How can hotel and tourist business rise to the challenges and make the most of the opportunities currently facing the sector? As part of our BInformed spring seminar programme, industry experts Marc Crothall, Chief Executive of the Scottish Tourism Alliance (STA), Nicola Taylor, Managing Director of Chardon Trading, and Stuart Drysdale, Associate Director at Christie & Co, gave their views on the topic in a panel discussion led by Katie Corrigan and Euan Tripp, two members of Brodies’ hotels team.
During the discussion, a number of key themes emerged:
A job in the hospitality and leisure sector, despite the opportunities it presents, is still seen by many as a temporary stepping-stone rather than a permanent career. This perception, combined with growth in the Scottish tourism sector, has led to a growing skills shortage. Recent research by KPMG suggests that 60,000 new employees are needed every year to fill that gap. With Brexit raising questions about the future status of around 20,000 EU nationals working in the sector in Scotland, the potential for a serious skills shortage is growing and continued investment in training and development is needed to improve the perception of a career in hospitality. We heard from Marc Crothall on the focus of both Tourism Scotland 2020 and the national Tourism Skills Investment Plan on skills development and, in particular, raising the attractiveness of the sector as a career choice. Nicola Taylor talked passionately about the fact that hospitality is a people business. While in some areas there may be less interaction with people and more with machines, what visitors are looking for is a positive experience and people are key to delivering this, she explained. For business and individuals concerned about the status of EU nationals post-Brexit, there are steps that can be taken now. Lynne Marr, a partner in our employment team, has been advising employers and EU nationals on applying for UK residency and the importance of doing so now, while we are still in the EU. For more information contact email@example.com or visit Brodies’ Brexit Hub.
Increase in costs
The seminar heard that rising utility costs, business rates and the national living wage are putting a strain on businesses across Scotland, with the panel describing the combination of factors as a “perfect storm”. In rural locations, where a living wage is unaffordable and there are fewer available staff, hoteliers are struggling to open their doors despite a clear demand from visitors. The popularity of Airbnb is also hitting rural businesses in some areas by reducing the number of properties available for staff accommodation. The panel discussed the Barclay Commission review of business rates and the need for a more fundamental review of the way hospitality businesses are rated and assessed.
The panel was sanguine about the impact of Airbnb and serviced apartments. Serviced apartments perform well in the right location; and the view on Airbnb is that its main appeal is to the younger visitor. However, we have an ageing population and what it wants is to be looked after by (preferably professional and motivated) people. It was agreed that regulation of the Airbnb sector is required, for reasons of safety and to help level the playing field.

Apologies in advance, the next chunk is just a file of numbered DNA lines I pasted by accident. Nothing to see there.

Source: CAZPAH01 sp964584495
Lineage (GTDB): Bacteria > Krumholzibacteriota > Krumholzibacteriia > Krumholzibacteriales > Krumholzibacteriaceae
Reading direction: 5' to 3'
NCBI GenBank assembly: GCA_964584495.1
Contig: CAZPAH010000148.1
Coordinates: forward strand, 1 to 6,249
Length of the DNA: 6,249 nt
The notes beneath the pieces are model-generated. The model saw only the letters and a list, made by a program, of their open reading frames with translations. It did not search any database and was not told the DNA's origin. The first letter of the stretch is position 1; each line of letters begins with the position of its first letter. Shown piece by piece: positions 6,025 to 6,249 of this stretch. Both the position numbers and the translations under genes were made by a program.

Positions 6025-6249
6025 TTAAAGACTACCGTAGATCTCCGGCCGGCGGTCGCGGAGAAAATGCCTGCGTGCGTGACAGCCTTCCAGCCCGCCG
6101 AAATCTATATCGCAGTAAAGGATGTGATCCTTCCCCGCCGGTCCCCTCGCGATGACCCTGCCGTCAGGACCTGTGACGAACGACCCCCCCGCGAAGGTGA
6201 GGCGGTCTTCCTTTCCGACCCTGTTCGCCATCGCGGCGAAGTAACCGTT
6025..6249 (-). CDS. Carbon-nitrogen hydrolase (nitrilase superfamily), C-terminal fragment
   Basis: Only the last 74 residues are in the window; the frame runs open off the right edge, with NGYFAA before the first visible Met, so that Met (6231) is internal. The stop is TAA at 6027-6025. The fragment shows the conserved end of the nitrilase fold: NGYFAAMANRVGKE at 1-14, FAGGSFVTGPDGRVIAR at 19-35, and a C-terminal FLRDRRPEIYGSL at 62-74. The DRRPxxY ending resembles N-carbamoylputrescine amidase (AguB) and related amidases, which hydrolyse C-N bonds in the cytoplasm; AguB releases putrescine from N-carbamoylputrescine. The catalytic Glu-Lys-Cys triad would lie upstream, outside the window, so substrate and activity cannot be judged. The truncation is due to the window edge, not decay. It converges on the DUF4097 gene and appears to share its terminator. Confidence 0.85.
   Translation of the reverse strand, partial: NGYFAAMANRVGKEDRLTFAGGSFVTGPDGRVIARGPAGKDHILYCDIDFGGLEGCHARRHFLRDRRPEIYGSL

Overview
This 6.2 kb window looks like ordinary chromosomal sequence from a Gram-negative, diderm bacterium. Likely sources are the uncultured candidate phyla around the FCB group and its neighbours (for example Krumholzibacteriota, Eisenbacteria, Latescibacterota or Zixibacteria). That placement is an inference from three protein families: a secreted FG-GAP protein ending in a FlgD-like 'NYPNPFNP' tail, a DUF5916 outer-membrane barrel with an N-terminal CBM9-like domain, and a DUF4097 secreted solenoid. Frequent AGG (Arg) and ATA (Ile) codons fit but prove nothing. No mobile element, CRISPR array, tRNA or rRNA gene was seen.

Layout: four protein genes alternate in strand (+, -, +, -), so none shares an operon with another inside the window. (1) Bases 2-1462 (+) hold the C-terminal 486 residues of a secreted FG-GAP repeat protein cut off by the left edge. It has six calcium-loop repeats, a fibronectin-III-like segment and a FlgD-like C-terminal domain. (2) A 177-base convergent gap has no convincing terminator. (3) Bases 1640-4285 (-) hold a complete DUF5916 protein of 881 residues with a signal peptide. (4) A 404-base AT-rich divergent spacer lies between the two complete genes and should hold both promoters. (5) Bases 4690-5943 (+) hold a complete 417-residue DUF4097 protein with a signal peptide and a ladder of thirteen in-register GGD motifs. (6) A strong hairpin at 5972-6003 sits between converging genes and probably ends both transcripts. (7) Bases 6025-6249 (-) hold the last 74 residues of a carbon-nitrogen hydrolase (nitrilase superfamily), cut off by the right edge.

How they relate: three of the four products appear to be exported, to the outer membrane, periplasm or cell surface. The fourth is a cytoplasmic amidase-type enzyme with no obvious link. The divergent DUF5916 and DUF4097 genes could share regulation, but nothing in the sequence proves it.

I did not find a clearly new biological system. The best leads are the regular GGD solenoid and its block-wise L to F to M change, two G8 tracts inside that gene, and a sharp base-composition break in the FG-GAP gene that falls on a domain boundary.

As the hospitality sector struggles in the face of rising costs and a growing skills gap, the panel discussed the on-going importance that technology will play in the future and the place of automation in reducing costs and filling the skills gap. With cities across Europe investing heavily in smart-ticketing and other technologies to improve the tourist experience, Scotland will need to follow suit to deliver a similar level of integration and quality of experience for future visitors.
Scotland continues to attract a vast number of visitors from across the world with offerings such as the North Coast 500, but ageing infrastructure and limited public facilities threaten to damage the quality of the tourist experience and the capacity for towns and cities across the country to welcome new visitors. Greater investment in transport infrastructure, digital communication and visitor facilities is needed across the country to maintain Scotland’s position as a world-class tourist destination and to meet growing demand.
In addition to the skills issue mentioned above, the main Brexit point discussed was the impact that the vote to leave the EU has had on visitor numbers. Whilst there has been a boost from overseas visitors enjoying the benefits of the weaker pound, Stuart Drysdale said that there is evidence that the weak pound has led to a fall in staycations. The explanation for this appears to be that the average foreign summer holiday is now costing so much more that Brits are foregoing an additional UK break to offset this increase in expenditure.
In summary, the panel was frank about the challenges facing the sector but positive about the outlook. It was clear from the industry experts and the questions posed by delegates that the underlying reasons for visitors to come to Scotland remain, that there is the drive within the industry to tackle the challenges and that this process is underway and in good hands with the STA and businesses across the country striving to provide a quality visitor experience in the face of political and economic uncertainty.